Low-water cutoffs belong on ALL boilers
Contractors use low-water cutoffs on every steam boiler they install, as well as every hot water boiler over a certain size. That’s good because the most common cause of boiler loss in this country is low water and the incidences of loss would boggle you mind (just ask Hartford Insurance).
A friend of mine who happens to be a contractor went out to look at a hot water boiler that was causing its owner a problem a few years back. It seems the flame had chewed through the back of this steel boiler and was licking up the side of the jacket.
There was no water in that boiler and yet the burner just kept running because there was nothing on that boiler that could shut it off. That boiler didn’t have a low-water cutoff. No one thought a low-water cutoff was needed because the system had an automatic water feeder. They figured that if the system developed a leak, the feeder would feed and that would be that.
The trouble was this was an old radiant heating system. The pipes were made of metal and some of them had sprung leaks. The original installer hadn’t thought to use a vapor barrier below the concrete slab, so when the pipes leaked, the water went down, not up, and no one noticed it.
So the feed valve did what it was supposed to do. It fed a lot of water into the system in a hopeless attempt to bring the system pressure back up to 12 psi. That feeder didn’t have a prayer, though, because the pipes were leaking as fast as the feeder was feeding. And did I mention that this job was in a part of the country where the water was as hard as an anvil?
Now, here’s the thing about hard water. Calcium and magnesium, which are the elements in water that give it its "hardness," have this weird property of being inversely soluble. That means that when the boiler heats the water, these elements come out of solution and turn into a rock-hard solid. In other words, calcium and magnesium do the opposite of what sugar and salt do when they hit hot water. Calcium and magnesium form what we commonly call "lime." It’s the stuff you find in the bottom of a water heater after a few years.
On this particular job, however, the calcium and magnesium kept building up inside the guy’s boiler and that became a problem for him. Before anyone noticed, the lime had sealed the insides of the boiler. Less and less water flowed into the boiler; it was all going out to the pipes buried beneath the concrete floor. The thermostat kept calling for heat and the circulator kept spinning in space, but the boiler was dry. The automatic water feeder kept trying to keep up with the loss in pressure. And the burner kept running. And after a while, that burner chewed through the steel sides of that boiler and nearly burned down the building.
When my friend installed the new boiler, he put a low-water cutoff on it. He didn’t ask the people if they wanted one; he just did it. Wouldn’t you have done the same?
I once looked at a job here on Long Island. It was a brand-new, four-section cast iron boiler. It was attached to a simple, one-zone Monoflo loop. There was one circulator on the return side of the system, and one flow-control valve on the supply. The boiler had a tankless coil for domestic hot water. The boiler also had an internal leak from a sand hole, which the folks at the foundry had missed.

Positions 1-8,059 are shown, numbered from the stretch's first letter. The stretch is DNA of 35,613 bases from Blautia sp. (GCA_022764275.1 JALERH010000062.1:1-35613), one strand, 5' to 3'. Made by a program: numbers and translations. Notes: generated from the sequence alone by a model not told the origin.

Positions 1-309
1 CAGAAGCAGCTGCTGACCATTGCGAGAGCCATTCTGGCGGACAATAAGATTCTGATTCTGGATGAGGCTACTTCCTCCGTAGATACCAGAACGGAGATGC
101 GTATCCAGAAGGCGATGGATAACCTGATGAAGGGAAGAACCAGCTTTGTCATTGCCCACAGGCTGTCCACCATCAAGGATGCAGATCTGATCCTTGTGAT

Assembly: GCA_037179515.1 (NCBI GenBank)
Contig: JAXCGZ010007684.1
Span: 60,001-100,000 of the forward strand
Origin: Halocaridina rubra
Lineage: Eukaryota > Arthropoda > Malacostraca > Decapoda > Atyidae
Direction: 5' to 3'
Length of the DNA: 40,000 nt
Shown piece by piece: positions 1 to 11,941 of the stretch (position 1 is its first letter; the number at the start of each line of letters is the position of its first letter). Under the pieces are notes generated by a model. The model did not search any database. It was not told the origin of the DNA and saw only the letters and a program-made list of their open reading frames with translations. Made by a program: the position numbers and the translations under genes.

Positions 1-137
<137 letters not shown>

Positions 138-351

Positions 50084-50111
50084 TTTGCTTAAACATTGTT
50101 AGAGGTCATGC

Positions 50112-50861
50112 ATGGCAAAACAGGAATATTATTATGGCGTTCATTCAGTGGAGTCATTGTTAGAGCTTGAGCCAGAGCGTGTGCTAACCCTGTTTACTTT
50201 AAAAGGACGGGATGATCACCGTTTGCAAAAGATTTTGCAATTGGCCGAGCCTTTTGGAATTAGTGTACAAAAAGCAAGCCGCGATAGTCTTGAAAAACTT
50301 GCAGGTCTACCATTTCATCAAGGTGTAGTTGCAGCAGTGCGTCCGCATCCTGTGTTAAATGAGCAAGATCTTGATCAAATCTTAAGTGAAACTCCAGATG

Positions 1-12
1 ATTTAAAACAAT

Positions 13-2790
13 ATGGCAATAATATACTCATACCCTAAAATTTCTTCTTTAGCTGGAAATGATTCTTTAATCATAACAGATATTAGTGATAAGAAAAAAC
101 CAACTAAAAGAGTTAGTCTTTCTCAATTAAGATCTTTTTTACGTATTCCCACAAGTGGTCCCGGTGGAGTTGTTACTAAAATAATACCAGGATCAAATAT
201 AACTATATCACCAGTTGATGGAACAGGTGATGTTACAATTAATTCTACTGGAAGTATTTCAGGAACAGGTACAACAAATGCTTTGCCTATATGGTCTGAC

This boiler ran, but it was losing water up the chimney. The rate of loss was such that the system pressure never got low enough to cause the automatic feeder to feed. The steam that was forming inside the boiler kept the pressure up. But the pressure never went high enough to pop the relief valve either. To make things worse, the temperature the aquastat was seeing was not accurate because the aquastat’s probe was in a well, and no one put heat transfer grease into that well, so the burner kept running. It was a very bizarre hydraulic balancing act, but what you need to know is that the water left the boiler, but not the system. The pressure inside the boiler pushed with equal force against the supply and return mains. The boiler was filled with nothing but fire and red-hot iron and the water was all out in the system piping.
And then the lady of the house told the man of the house that she was chilly, and she asked him to turn up the thermostat. Which he did. And when the water in the pipes hit that hot metal, the water exploded into steam, causing the back section of the boiler to rupture with obscene violence. That back section became the engine that drove the other three cast-iron boiler sections across the basement. It ripped itself away from the piping and nearly knocked the house off its foundation.
The new boiler, needless to say, had a low-water cutoff because an automatic water feeder can’t possibly protect anyone against this sort of thing. The homeowners now understood this. The contractor didn’t have to ask them if they wanted one; he just included it in his price. It’s pretty easy to do that on the heels of a disaster. And you know what? The contractors involved in those two jobs now install low-water cutoffs on every stinking boiler they install. They don’t ask. They tell.
The trend in building codes across America is heading in the direction of placing low-water cutoffs on all boilers, be they steam or hot water, large or small. It’s just a matter of time before it’s the law of the land. You’ll see.
Driving this, is the growth of radiant floor heating, and the number of boilers lost each year to low water. As far as I’m concerned, you have to be a little bit nuts to install a boiler where all the tubing is below the boiler and not have a low-water cutoff. And yet, that’s what we’re doing with all these new radiant jobs.
Do the right thing. Please.